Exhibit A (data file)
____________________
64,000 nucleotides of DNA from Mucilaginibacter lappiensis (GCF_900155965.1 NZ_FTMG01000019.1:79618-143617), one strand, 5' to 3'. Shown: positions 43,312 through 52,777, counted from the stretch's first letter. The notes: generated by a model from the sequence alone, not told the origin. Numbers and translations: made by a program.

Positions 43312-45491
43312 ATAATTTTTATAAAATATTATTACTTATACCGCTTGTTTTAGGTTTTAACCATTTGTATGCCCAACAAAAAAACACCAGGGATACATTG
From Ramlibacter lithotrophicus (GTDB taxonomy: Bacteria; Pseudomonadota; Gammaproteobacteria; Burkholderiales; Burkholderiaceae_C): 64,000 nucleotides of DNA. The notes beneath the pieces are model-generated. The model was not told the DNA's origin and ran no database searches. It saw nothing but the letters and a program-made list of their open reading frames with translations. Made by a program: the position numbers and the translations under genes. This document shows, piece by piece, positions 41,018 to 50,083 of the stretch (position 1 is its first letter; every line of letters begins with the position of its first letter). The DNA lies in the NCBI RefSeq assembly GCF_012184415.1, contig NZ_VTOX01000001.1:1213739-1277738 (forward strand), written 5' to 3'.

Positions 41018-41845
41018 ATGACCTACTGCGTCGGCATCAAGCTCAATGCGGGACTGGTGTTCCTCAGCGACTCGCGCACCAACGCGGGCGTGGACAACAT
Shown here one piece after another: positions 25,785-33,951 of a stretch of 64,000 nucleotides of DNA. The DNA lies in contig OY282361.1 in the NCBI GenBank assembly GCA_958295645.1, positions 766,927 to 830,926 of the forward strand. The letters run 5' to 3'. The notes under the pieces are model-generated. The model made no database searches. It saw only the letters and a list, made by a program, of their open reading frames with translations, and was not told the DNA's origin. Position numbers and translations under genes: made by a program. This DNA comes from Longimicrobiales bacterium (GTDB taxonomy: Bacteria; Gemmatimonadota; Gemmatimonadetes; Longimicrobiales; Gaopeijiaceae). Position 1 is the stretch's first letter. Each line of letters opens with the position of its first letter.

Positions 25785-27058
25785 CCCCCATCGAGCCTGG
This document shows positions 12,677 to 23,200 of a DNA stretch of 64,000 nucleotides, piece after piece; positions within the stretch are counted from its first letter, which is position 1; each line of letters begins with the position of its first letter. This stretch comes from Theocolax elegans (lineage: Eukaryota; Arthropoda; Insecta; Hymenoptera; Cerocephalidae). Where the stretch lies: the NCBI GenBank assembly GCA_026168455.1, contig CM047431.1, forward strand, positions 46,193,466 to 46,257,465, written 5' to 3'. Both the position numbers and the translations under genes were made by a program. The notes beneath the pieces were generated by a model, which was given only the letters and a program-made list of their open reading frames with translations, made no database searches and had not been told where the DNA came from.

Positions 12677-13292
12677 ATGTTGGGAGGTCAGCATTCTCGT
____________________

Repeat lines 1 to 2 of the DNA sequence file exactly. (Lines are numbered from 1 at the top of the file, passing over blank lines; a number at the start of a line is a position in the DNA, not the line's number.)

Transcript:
64,000 nucleotides of DNA from Mucilaginibacter lappiensis (GCF_900155965.1 NZ_FTMG01000019.1:79618-143617), one strand, 5' to 3'. Shown: positions 43,312 through 52,777, counted from the stretch's first letter. The notes: generated by a model from the sequence alone, not told the origin. Numbers and translations: made by a program.

Positions 43312-45491